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WVU SSC Travels to Charleston to Support the Bottle Bill
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by Carmen Borsa, WVU Sierra Student Coalition | 2007

So, $3 million for roadside cleanups, or a 10 cent deposit per bottle that you get back? Seems like a NO-Brainer!

On February 8th, students from West Virginia University’s Sierra Student Coalition traveled to Charleston, WV to meet with senators and delegates. Their concern for the passage of a WV Bottle Bill prompted the 300 mile trip. West Virginians currently use over 1 billion containers each year, the majority of which end up in landfills or along roads, costing tax payers over $3 million a year on litter clean up. The Bottle Bill, SB 370 and HB 2773, would require a 10 cent deposit on all beverage containers sold in the state. This fully refundable deposit ensures containers are being returned and recycled.

The SSC joined members of the WV Citizen Action Group, WV Sierra Club and Adopt-A-Highway volunteers in encouraging our state legislators to support the passage of the Bottle Bill. The West Virginia Citizen Action Group set up the lobbying day and a press conference with Governor Manchin, where he was presented with the results of Adopt-A-Highway surveys from across the state. You can take action by signing WVCAG’s online petition supporting the Bottle Bill at http://www.wvbottlebill.org .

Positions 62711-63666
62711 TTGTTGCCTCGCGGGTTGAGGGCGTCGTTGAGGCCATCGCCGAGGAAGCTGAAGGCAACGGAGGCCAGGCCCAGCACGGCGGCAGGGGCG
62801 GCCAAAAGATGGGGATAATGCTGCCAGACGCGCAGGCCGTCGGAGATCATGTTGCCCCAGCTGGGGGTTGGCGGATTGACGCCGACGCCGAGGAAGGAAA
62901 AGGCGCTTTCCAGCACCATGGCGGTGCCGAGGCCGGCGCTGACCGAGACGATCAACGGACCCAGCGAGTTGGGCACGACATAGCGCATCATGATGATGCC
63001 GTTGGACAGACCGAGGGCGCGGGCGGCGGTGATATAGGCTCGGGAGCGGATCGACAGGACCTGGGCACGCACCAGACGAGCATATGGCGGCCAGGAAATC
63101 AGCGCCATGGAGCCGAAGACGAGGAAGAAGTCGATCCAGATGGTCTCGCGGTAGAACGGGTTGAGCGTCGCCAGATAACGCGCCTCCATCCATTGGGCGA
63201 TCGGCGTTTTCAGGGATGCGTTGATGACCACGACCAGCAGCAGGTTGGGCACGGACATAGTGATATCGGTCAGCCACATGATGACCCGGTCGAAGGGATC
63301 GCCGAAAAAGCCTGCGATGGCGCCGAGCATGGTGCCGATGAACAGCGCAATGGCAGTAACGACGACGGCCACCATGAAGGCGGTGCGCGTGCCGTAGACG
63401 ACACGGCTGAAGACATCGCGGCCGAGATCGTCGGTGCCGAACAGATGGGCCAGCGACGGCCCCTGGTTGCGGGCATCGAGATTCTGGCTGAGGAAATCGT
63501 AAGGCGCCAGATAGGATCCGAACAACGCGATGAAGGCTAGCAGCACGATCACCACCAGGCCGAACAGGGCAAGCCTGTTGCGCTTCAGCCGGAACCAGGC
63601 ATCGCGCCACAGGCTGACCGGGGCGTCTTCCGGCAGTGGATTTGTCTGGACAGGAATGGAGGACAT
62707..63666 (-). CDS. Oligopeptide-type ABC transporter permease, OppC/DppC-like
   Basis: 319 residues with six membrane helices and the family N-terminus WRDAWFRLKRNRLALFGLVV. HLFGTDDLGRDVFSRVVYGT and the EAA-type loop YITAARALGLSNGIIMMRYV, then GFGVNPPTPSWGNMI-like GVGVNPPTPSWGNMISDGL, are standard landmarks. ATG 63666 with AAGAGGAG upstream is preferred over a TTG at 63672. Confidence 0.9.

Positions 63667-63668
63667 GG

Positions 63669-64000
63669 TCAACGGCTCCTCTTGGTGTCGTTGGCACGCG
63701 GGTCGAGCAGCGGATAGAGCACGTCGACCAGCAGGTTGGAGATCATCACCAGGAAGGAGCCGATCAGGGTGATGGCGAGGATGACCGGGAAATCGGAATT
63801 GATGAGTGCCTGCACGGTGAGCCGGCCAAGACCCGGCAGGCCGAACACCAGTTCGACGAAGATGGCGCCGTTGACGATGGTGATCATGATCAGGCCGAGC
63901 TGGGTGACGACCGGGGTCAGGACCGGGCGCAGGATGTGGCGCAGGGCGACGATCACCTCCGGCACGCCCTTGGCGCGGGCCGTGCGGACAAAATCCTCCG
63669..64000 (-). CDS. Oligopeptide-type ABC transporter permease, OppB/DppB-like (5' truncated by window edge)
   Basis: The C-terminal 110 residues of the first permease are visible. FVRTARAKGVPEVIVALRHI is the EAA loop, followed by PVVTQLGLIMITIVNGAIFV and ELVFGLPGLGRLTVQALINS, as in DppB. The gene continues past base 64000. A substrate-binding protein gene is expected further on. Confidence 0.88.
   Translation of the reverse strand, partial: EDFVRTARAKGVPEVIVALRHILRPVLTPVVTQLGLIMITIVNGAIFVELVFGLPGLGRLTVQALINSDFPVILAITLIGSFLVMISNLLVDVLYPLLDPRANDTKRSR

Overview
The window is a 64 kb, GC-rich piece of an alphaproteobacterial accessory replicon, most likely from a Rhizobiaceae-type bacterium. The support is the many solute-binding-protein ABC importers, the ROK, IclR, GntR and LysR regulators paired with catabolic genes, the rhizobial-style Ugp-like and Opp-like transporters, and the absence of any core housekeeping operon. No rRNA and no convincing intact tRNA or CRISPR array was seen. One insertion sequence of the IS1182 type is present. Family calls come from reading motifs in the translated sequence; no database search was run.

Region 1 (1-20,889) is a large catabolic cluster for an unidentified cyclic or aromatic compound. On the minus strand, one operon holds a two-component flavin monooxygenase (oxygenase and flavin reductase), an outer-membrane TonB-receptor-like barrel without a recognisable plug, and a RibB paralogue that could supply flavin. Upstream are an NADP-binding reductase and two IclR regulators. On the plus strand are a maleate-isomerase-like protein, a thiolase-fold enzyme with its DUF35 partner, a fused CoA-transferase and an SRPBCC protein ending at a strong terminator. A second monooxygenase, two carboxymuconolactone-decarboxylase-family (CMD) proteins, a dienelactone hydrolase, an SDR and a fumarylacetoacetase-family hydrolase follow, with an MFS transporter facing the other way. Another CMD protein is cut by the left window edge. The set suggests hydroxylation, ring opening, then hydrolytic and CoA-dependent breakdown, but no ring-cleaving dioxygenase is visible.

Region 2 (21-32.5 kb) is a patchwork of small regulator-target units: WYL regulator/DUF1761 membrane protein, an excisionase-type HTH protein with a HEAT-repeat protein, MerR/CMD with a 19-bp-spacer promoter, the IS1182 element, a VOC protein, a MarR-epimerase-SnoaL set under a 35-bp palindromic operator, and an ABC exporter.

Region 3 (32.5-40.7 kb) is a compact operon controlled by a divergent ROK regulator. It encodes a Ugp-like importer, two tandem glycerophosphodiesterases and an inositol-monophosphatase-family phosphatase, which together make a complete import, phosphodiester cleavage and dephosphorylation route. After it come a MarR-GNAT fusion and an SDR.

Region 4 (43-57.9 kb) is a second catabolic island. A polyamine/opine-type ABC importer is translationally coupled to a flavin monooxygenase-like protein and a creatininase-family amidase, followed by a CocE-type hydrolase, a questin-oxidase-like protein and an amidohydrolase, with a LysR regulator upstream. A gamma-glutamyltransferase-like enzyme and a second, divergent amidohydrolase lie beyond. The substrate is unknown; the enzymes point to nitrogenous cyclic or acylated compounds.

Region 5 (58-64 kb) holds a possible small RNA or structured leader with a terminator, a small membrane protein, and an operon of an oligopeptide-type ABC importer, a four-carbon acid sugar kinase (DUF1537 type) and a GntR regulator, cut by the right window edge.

The WVU students came to leave their calling card - 135 empty beverage containers. Each legislator, plus Governor Manchin, received one of these calling cards. The cans were affixed with facts about the Bottle Bill and specific reasons why students in WV want the bill to be passed. They also had a chance to meet personally with representatives from Mon County and express their support. WVU nursing student, Gibran Mancus, explains how the bottle bill makes sense: “all around campus I see people throwing cans and bottles into the trash or on front lawns... and I see how the bottle bill would change our habits and actions.”

Carmen Borsa, a graduate student in soil science, is from Michigan, where there is already a 10 cent deposit on cans. “I grew up with a bottle deposit. When I left Michigan, I was astounded to find bottles and cans on the roads- in Michigan you would rarely see containers as litter.” When the students left Charleston, they left each legislator with a choice: would the empty “calling card” be considered trash or would it be worth 10 cents?

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